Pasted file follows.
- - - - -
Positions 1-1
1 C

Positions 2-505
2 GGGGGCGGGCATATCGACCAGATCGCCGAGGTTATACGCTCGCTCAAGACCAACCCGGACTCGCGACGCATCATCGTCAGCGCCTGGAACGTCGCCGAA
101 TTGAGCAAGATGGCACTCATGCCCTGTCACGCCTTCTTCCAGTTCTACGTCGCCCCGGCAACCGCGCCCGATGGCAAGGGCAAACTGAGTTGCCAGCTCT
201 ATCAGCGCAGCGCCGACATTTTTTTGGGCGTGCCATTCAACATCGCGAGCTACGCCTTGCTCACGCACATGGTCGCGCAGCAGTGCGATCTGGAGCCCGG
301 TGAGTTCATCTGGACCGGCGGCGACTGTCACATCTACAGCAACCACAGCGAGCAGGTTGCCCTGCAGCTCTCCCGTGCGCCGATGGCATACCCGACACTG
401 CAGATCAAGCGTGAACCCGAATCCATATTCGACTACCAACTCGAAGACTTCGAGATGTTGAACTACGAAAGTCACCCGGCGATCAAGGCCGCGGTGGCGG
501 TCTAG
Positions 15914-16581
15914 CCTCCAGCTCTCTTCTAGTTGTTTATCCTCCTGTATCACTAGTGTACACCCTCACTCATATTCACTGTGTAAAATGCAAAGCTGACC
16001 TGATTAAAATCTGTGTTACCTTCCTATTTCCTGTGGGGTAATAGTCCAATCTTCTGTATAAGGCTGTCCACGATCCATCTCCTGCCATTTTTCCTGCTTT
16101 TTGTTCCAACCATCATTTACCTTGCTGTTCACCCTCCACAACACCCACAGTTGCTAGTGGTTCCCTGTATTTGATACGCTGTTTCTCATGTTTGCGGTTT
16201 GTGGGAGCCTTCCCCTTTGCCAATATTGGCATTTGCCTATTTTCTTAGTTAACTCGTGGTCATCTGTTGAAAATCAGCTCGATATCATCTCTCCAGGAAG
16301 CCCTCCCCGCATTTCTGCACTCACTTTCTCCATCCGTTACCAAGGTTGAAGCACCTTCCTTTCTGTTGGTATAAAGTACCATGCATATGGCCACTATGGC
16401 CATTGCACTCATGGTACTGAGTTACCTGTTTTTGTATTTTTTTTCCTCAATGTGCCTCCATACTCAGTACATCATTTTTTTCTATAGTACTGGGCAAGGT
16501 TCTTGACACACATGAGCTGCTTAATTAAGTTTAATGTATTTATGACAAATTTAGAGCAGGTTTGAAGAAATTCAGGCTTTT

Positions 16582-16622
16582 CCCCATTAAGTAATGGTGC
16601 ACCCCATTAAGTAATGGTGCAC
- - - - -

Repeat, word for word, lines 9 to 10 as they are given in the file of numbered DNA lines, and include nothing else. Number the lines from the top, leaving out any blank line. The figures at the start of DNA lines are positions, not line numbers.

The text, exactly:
501 TCTAG
Positions 15914-16581